A few weeks ago I was in a meeting for a local networking group. It’s an open, but otherwise structured group. We were passing each other’s business cards around the table, one by one. Once we all had one of everyone’s business cards, we began, one at a time, to introduce ourselves to the group. We’d say who we are and what we do and perhaps talk a little about what we’re up to and what kinds of clients we’re hoping to find.

We had a number of real estate agents, some financial planners, direct sales people, craftsmen and women, freelancers and small business owners. There were a few people who weren’t sure what they were doing yet and hoping someone in the group could help them. It was a mixed, but otherwise vibrant group of people in that room.

Now, when I go to a networking function such as this, I realize this interaction is contrived and can, at best, serve as a launch point for a more authentic connection. So, as everyone is speaking, I’m making a point to listen intently to what each person was saying, hoping to get a sense of which levels this person and myself might be able to connect on. Every so often, I’d think, “this is a person I’d really like to get to know better”. One such person, we’ll call her Jen, caught my attention, running her business in a unique way, and interested in partnerships, and she used the opportunity to announce her new logo to the group.

When we’d heard from everyone, we ended the meeting and had about half an hour to chat with anyone who wanted to stick around. I spoke to at least 10 people that day, but wasn’t able get all the way to Jen before she slipped out the door. I had her business card though, complete with a new logo!

When I arrived home, I was carrying a stack of about 30 cards. I don’t like to do anything “administrative” while I’m trying to connect with someone in person, so I was relying on the business cards to help me establish names and faces of all the people I’d spoken to. And especially Jen.

Unfortunately, I haven’t been able to find Jen, even though somewhere in that stack of cards was Jen’s. It seemed so distinct at the time, but now was a needle in a haystack.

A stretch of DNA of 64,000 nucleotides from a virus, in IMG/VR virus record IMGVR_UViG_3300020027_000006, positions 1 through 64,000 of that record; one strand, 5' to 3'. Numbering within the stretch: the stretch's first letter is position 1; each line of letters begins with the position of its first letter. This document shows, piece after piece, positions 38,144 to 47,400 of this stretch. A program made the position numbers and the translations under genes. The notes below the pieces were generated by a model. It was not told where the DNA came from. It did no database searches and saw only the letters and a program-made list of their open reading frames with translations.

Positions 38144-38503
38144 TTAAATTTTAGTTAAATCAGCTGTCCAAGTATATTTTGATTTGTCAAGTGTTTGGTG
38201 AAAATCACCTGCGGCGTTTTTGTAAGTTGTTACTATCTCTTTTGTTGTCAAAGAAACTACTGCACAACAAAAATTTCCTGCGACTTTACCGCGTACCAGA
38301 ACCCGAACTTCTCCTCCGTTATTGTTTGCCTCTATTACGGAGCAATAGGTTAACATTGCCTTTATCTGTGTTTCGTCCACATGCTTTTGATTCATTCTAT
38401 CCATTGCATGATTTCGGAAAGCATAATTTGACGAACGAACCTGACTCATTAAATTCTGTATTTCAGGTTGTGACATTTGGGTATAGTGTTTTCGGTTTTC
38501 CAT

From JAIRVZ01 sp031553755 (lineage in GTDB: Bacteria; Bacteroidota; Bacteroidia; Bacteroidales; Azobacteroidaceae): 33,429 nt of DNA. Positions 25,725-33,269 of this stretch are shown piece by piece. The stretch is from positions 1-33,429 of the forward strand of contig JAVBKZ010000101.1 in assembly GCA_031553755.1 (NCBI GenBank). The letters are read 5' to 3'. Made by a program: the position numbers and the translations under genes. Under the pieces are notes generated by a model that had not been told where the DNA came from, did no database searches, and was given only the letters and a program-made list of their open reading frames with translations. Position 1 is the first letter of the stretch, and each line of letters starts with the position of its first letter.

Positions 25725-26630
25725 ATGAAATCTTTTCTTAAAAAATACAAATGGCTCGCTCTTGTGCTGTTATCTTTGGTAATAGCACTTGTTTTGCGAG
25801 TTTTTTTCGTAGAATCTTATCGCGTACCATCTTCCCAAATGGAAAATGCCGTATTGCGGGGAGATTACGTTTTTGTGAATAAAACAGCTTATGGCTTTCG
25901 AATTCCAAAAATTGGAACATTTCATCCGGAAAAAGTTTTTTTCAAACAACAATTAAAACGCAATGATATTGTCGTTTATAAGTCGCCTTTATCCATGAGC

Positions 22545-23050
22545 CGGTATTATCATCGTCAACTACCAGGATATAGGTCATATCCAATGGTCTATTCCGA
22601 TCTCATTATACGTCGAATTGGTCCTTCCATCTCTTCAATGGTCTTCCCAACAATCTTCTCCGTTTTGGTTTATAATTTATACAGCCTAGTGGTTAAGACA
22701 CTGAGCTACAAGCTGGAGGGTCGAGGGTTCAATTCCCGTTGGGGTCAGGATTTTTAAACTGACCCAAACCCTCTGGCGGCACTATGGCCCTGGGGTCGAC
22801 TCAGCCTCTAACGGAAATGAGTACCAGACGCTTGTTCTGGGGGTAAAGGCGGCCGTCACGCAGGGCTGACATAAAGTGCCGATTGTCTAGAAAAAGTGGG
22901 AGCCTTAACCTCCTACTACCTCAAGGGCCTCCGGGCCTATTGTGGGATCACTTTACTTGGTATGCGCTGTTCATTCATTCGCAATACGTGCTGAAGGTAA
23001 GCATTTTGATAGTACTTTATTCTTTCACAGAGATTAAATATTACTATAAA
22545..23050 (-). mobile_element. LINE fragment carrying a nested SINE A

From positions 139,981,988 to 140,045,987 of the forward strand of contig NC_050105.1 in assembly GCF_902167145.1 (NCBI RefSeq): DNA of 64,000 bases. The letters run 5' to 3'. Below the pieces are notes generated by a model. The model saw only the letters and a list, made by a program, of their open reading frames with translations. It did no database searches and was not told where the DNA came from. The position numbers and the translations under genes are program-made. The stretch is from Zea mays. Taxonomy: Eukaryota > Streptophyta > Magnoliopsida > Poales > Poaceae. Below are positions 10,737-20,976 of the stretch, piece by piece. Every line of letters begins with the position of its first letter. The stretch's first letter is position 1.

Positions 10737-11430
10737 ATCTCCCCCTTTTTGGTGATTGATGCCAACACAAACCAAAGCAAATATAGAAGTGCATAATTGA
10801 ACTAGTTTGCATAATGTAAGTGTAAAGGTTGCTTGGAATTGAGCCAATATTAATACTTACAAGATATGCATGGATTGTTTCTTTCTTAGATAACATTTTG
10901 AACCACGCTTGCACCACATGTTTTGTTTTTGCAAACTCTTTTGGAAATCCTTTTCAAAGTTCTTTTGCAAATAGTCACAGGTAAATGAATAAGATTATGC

With that big stack of business cards, only about 5 of them had a picture on them, none of them were Jen. Then, of the rest, only a handful more had a photo of that person on the website. Then of the rest of those, only a handful turned up images in a Google search. Just under half the cards in that stack provided no pathway to reconnecting their face and their name, and Jen’s was apparently among them. What a shame, if Jen had a headshot we may have been able to help each other’s businesses. I might have even been a client.

Few business owners will debate whether they should get a business card. Almost all of us need them. We all agree a logo is necessary. Yet, neither of those things were sufficient enough to call that person out from my memory. I needed to see their face to recall the nuances of their character or concept which caused me to take note of them in the first place.

You should consider a headshot as a fundamentally important part of starting and operating your business in the modern day. We don’t always get to connect in storefronts and we’re not always seeing our customers and prospective clients face to face. If you want to make and cement an impression in a digital age, you need a headshot. You need a headshot.